Archive for the ‘Food & Health’ Category

Of course, you heard about Nano technology. It’s a fast growing technology with new applications every month. Here is a food related one.

microwavable nano wine 
‘Nano wine’ is created by koert van mensvoort, hendrik-jan grievink, and ruben daas for amsterdam-based design studio Next Nature.
They used the principles of nano encapsulation to produce a wine whose taste can be modified by the activation of different
flavour particles via microwave. The Nano wine is part of the ‘nano supermarket’ which was shown at the Dutch Design week in Eindhoven. In the nano supermarket they showed nanotech products capable of being mass produced within the next ten years.

read how it’s done on designboom


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Styles, tv-shows, tendencies, magazines…all about food. Food is integrated in everything and became a lifestyle. You can define who you are by the choice of what you eat. People identify themselves as vegetarian, as raw food eaters, around a chef or a restaurant. Food festivals are a growing thing.

Other businesses see that and use it for their own benefit. Think about fashion, film, theater, design, technology. New production methods pop up, new ways of packing. Even designers use food and take it out of their traditional context. This drift to innovate leads to extreme ways of expression.

Like the designer Tiffany Row with her collection “Ephemeral”, the jewellery collection consists of very unusual ingredients – necklaces made of roses, berries, grapes, mushroom and even intestines and tripe!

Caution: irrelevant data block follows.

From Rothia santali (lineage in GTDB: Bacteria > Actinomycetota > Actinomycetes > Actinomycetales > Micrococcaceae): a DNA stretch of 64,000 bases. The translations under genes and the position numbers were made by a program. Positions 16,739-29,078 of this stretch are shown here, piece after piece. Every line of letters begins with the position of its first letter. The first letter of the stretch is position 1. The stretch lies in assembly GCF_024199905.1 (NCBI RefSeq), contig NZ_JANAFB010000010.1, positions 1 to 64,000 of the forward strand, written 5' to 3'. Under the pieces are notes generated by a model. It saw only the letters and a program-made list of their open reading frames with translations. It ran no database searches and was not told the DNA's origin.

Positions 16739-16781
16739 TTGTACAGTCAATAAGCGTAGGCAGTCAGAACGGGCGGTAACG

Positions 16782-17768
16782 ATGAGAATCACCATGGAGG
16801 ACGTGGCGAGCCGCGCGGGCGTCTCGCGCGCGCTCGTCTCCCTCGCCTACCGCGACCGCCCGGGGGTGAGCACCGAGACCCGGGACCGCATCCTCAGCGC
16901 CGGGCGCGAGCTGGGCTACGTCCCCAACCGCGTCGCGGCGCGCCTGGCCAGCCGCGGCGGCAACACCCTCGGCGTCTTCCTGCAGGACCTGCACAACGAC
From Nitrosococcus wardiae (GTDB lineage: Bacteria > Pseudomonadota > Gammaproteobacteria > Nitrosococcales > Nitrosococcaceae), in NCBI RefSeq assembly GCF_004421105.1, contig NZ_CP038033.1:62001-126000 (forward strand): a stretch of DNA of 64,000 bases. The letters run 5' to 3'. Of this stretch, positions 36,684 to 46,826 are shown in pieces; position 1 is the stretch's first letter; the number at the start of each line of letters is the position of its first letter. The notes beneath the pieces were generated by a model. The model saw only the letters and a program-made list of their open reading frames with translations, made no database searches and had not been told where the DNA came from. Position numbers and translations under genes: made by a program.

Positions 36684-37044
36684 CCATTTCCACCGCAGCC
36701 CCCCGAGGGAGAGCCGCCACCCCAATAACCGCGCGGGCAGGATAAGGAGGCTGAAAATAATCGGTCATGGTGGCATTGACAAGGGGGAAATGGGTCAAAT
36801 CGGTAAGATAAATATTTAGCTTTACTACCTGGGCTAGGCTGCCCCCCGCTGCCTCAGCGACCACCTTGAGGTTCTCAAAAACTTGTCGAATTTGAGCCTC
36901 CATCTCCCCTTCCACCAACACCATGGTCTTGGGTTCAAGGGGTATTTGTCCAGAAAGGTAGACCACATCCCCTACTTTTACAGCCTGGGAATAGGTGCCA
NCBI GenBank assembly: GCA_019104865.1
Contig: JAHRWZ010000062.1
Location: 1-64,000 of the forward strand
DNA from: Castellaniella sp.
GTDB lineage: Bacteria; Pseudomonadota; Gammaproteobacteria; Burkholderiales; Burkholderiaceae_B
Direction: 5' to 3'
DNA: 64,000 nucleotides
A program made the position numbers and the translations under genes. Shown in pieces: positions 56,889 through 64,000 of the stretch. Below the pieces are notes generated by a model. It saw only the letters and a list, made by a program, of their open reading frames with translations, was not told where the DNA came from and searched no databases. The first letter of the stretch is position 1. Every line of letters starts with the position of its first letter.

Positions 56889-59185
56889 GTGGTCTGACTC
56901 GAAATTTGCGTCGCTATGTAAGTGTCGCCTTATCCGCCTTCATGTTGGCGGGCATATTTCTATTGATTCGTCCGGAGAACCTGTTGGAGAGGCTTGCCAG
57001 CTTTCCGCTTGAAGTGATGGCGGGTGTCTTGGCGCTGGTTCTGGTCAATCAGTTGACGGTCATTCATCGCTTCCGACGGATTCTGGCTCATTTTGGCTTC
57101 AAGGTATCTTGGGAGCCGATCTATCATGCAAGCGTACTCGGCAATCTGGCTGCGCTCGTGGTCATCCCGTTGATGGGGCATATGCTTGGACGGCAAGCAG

A word from designer Tiffany Rowe on inspiration behind the collection:

“Having studied biology, I’m in constant admiration of the simple but perfect beauty of nature that surrounds us. However, living in Geneva city I’m also confronted by luxury, wealth and trivia. It’s a bit of a paradox, really. Walking back from the market, I suddenly had the bold idea of creating a jewellery collection that no one could buy or own, and would only exist a short moment – sufficient to be immortalised by photography, but no longer. With fresh ingredients bought from the florist, farmer and even the butcher, I set about creating sculptural necklaces, largely inspired by 16th century portrait paintings. Wishing to steer away from current consumerism, I draped a model in silk taffeta and “constructed” the jewellery directly on her. In the manner of Oscar Wilde’s character Dorian Gray, I secretly dreamed being able to suspend time, yet by the end of the afternoon the roses had withered and the fruit had dried. I rather liked the idea that this ephemeral collection could not be possessed and that all that would remain of it would be six images, memory of the odours and the pleasure I had in imagining it.”

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